On 3/10/06, Arthur <ajsiegel@optonline.net> wrote:

> >-----Original Message-----
> >From: edu-sig-bounces@python.org
> >[mailto:edu-sig-bounces@python.org ] On Behalf Of kirby urner
> >
> >OK, Teds Ocean comes up, I beckon my wife, and she comes
> >over to watch.  "What about the car?"  That's what Tara's
> >been up to, programming a car (one of the eToys exercises).
> >We check another canned example:  Stair.

Girl. Car.  ??

Probably more fuel efficient, or something, than the kind of car a *boy*
might be interested in ;)

As the only girl in  shop class and electronics class etc, I would have *loved* to have a chance to build and program cars back then. My daughter does it now in school (Lego Mindstorms) and has a blast. Some of us, sometimes, just like to tinker. It's nice to see other girls out there with the same interests...

> >
> >Quite fun then, not just an applet as plugin, but I guess
> >the whole Squeak development environment, which is the 6.5
> >meg I downloaded.

I think you owe it to yourself, and perhaps to us, to understand  and
express why Squeak does not represent the perfect environment for pursuing
the kind of educational ideas that you tend to express. If it in fact does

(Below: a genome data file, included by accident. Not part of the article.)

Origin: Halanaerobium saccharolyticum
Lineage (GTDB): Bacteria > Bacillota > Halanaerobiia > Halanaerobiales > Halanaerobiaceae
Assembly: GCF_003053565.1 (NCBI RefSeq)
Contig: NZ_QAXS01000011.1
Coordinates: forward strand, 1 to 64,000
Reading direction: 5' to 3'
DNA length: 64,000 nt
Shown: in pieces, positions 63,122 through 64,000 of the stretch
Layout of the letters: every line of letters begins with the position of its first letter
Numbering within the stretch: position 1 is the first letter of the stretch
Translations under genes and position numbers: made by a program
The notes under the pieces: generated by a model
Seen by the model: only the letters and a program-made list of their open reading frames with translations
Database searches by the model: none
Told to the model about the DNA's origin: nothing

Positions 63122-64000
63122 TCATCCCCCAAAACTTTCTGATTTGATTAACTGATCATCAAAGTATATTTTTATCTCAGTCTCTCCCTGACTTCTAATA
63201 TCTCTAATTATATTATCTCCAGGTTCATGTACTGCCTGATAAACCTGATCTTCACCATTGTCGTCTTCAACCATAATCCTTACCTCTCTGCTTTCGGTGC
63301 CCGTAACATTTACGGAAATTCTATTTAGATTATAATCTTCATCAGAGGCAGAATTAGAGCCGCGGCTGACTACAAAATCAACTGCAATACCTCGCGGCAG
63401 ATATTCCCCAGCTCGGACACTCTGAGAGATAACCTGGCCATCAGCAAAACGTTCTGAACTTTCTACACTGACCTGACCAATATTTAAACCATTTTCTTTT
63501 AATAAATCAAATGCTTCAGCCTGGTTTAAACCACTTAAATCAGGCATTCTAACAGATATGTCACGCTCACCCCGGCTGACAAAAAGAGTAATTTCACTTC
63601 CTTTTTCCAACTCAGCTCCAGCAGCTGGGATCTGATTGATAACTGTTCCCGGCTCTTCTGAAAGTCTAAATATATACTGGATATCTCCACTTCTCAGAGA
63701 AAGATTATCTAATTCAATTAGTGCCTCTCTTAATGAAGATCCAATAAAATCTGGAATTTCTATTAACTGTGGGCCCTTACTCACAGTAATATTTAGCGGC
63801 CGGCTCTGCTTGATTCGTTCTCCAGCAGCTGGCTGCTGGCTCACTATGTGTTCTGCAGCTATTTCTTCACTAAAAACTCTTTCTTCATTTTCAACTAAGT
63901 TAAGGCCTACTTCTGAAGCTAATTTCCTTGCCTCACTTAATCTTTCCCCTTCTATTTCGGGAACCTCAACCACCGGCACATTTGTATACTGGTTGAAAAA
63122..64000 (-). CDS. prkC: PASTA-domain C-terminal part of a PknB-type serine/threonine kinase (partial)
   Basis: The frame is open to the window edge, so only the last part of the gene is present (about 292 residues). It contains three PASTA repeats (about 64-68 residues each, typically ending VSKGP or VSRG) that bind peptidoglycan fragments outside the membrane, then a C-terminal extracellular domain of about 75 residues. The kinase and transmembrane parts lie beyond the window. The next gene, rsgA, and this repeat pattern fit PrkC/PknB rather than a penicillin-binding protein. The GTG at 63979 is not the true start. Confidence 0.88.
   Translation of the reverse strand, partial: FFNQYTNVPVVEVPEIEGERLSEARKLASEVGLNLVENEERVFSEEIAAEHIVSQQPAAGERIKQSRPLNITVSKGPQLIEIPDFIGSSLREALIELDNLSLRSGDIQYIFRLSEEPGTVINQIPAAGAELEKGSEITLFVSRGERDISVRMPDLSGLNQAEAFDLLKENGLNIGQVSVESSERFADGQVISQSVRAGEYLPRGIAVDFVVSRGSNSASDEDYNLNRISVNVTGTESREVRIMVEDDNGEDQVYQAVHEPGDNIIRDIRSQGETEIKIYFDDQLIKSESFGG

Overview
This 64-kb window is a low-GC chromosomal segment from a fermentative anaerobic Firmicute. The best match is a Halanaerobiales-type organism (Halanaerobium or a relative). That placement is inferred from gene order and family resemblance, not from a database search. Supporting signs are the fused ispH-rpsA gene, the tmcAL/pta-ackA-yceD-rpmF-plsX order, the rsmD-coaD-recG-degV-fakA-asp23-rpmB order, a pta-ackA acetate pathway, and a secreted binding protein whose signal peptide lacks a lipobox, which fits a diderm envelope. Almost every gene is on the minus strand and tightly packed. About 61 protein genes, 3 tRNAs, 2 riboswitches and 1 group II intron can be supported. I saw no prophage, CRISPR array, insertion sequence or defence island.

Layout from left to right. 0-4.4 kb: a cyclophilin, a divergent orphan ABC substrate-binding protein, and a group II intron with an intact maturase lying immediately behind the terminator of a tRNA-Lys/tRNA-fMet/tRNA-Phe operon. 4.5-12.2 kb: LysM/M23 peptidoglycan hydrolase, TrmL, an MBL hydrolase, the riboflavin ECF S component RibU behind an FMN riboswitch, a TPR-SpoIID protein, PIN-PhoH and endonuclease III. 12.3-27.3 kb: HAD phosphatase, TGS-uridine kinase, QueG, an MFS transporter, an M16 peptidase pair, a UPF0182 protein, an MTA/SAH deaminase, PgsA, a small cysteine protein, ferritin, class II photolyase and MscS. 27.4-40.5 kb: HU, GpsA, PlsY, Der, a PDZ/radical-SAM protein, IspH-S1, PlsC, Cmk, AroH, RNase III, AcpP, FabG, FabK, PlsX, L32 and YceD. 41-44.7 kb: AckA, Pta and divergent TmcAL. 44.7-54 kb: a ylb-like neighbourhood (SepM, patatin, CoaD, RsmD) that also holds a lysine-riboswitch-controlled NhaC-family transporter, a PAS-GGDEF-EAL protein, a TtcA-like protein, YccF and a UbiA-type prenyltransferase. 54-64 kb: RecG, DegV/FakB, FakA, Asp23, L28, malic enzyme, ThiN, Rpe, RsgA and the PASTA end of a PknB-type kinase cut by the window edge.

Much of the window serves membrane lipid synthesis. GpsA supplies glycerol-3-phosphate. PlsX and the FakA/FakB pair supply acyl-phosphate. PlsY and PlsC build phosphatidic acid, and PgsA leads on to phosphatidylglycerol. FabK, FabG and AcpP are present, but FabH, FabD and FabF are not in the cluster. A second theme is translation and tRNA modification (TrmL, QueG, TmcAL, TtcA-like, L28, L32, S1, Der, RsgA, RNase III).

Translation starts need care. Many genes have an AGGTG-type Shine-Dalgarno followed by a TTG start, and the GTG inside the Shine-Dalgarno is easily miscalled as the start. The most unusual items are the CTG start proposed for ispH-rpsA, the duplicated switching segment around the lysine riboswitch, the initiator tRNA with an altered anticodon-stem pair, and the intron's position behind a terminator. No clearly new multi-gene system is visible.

My own concerns start exactly there - with the word "environment".

My understanding is that many conclude that too much "environment" is what
doomed Smalltalk to a  minor role in today's software world.

And respect for children starts, I think, with not considering them any
different from oneself on these kinds of issues.  I am actually very
disappointed that - according to what you are saying - Canonical sees Squeak
as having a central role to play in education for children.

Python is glue, a citizen of the larger software world, and proficiency in
it helps make one a better, more productive and potentially creative citizen
of the world. Squeak is too much its own world.  If Canonical mission is to
educate better world citizens, I think it is going off in the wrong
direction here.

Great point, Art.